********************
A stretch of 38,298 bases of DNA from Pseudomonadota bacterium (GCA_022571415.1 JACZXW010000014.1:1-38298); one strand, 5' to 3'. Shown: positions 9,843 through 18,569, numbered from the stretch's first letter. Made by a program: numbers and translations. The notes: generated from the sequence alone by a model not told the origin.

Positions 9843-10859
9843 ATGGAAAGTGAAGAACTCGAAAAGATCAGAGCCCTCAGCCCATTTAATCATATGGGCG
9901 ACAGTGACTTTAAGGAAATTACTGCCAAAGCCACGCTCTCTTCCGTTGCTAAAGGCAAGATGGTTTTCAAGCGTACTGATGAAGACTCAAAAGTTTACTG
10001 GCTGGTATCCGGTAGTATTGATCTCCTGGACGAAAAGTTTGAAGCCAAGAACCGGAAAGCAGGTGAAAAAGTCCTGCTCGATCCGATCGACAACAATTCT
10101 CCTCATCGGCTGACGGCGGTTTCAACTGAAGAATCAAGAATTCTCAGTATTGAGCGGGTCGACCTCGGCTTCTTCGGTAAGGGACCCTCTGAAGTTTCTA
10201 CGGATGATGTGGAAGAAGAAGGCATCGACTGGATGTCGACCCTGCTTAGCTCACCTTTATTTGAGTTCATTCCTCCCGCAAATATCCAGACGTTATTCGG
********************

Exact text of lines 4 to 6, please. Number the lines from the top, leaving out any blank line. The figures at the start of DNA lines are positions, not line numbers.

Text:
9901 ACAGTGACTTTAAGGAAATTACTGCCAAAGCCACGCTCTCTTCCGTTGCTAAAGGCAAGATGGTTTTCAAGCGTACTGATGAAGACTCAAAAGTTTACTG
10001 GCTGGTATCCGGTAGTATTGATCTCCTGGACGAAAAGTTTGAAGCCAAGAACCGGAAAGCAGGTGAAAAAGTCCTGCTCGATCCGATCGACAACAATTCT
10101 CCTCATCGGCTGACGGCGGTTTCAACTGAAGAATCAAGAATTCTCAGTATTGAGCGGGTCGACCTCGGCTTCTTCGGTAAGGGACCCTCTGAAGTTTCTA